Excerpted from Rick Beal’s Zen Archery.


Whenever we talk about a style of kyudo, Sensei has told me many times, “kyudo is kyudo”. However, all the Japanese ‘Do’ arts follow ancient principles, and these have evolved over time as well to be quite amazing. Our tradition is more than just kyudo, and includes a variety of other practices. Each of these follows the same principles.

One such set of principles was set down in Kikkawa-ryu. The principles of Kikkawa-ryu were written down by one teacher as the words of his teacher’s, teacher’s, teacher’s, teacher… passed down from generation to generation and finally written down. The book was kept secret until the writer passed away, then on the 100th anniversary of the death of the original teacher the book was made public. In our school we rely on these principles as well.

The 4 Principles of Kikkawa-ryu:

  1. Wa = Harmony
  2. Kei = Respect
  3. Sei = Purity
  4. Jaku = Tranquility

Sensei once called our way of calligraphy as Hitsu-Zen-Do or the meditative way of the brush. So perhaps it can also be applied to our way of shooting as well Sha-Zen-Do, the meditative way of the bow.

In Zen we also have 7 Principles, and these are applied in the teaching of our school as well.

  1. Fukinsei = Assymetry
  2. Kanso = Simplicity
  3. Koko = Austerity
  4. Shizen = To be ourselves or Natural
  5. Datsuzoku = Other Worldly; that which is beyond the senses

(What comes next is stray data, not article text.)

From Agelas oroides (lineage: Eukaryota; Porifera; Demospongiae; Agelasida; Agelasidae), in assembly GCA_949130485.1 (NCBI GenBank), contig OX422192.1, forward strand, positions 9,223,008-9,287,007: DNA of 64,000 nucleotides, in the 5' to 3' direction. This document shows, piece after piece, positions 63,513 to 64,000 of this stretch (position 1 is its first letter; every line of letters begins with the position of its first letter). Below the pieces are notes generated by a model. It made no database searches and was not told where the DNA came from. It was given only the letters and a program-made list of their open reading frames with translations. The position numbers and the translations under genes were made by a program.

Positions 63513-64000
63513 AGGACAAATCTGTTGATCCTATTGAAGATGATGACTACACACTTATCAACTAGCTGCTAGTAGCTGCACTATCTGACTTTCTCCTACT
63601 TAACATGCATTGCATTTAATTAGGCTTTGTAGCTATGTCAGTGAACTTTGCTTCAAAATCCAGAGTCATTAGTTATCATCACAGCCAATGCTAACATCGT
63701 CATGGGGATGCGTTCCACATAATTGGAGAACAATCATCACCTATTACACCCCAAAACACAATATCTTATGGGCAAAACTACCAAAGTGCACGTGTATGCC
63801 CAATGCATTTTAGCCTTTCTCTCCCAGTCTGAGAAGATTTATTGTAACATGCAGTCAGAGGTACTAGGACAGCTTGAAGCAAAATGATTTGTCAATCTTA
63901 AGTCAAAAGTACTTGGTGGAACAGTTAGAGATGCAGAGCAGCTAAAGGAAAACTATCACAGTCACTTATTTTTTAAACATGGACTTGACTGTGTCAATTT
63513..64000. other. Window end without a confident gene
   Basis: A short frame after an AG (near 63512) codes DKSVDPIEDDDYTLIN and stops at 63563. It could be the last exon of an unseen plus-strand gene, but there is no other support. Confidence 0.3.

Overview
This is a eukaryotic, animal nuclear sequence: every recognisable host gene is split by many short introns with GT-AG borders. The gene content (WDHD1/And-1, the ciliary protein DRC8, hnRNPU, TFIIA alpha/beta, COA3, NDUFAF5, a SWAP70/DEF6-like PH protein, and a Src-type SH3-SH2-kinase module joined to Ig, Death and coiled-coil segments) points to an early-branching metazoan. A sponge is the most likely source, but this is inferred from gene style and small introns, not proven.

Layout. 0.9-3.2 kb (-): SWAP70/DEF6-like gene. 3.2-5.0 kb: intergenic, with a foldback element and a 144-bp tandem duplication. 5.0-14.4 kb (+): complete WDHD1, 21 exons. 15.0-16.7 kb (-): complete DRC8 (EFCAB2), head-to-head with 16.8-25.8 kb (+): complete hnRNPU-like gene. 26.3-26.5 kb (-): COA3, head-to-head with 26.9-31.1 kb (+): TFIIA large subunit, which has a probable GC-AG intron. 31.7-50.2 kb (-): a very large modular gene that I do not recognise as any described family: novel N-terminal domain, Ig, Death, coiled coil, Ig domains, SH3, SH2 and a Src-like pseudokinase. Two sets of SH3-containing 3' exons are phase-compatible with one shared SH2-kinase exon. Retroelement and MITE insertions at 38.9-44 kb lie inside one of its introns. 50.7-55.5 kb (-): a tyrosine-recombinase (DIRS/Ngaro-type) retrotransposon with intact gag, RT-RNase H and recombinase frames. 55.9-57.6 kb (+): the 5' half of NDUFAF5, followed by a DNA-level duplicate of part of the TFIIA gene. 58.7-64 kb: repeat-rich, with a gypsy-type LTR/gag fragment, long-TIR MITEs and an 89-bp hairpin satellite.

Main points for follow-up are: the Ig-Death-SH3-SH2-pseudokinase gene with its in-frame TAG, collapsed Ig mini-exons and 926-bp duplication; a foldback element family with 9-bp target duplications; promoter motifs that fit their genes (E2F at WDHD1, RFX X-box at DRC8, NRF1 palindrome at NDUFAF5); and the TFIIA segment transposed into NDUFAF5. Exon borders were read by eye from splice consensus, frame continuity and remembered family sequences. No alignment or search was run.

6. Yugen = Subtlety or Mystery
  7. Seijaku = Quiet and Lonely; sometimes translated as Quiet or Silent (the jaku here is the same one used in Kikkawa-ryu as Tranquility, but by itself we usually say Lonely.

There are several other key concepts as well. Most of these have no good translation, but need to be ‘tasted’ in the practice. Once we taste what it is like, we no longer need the translation, in fact we see the words (especially translated words don’t fit exactly). Some of these are:

Wabi Sabi = which we also use the characters for Quiet and Lonely; though some schools use Rustic or Aged for Sabi… actually we do too, sometimes… humm. Anyhow they are the same sound but two different kanji.

That’s interesting to me, the same thing happens on our translation for Sho Gyo in the Ha Sho Do. Sho Gyo… The Sho is most commonly translated as ‘right’ but since this implies right and wrong we usually use upright instead (the connotations in upright fits pretty well into many of the multilayered meanings of the word. For Sho-Gyo this is usually translate as ‘Action or Activity’; but there is another kanji that is sometimes used that means ‘Practice or Walking’. This is the kanji we usually use in our tradition, but when talking we sometimes say in means Action or Activity; in some sense they are related, and it is a translation.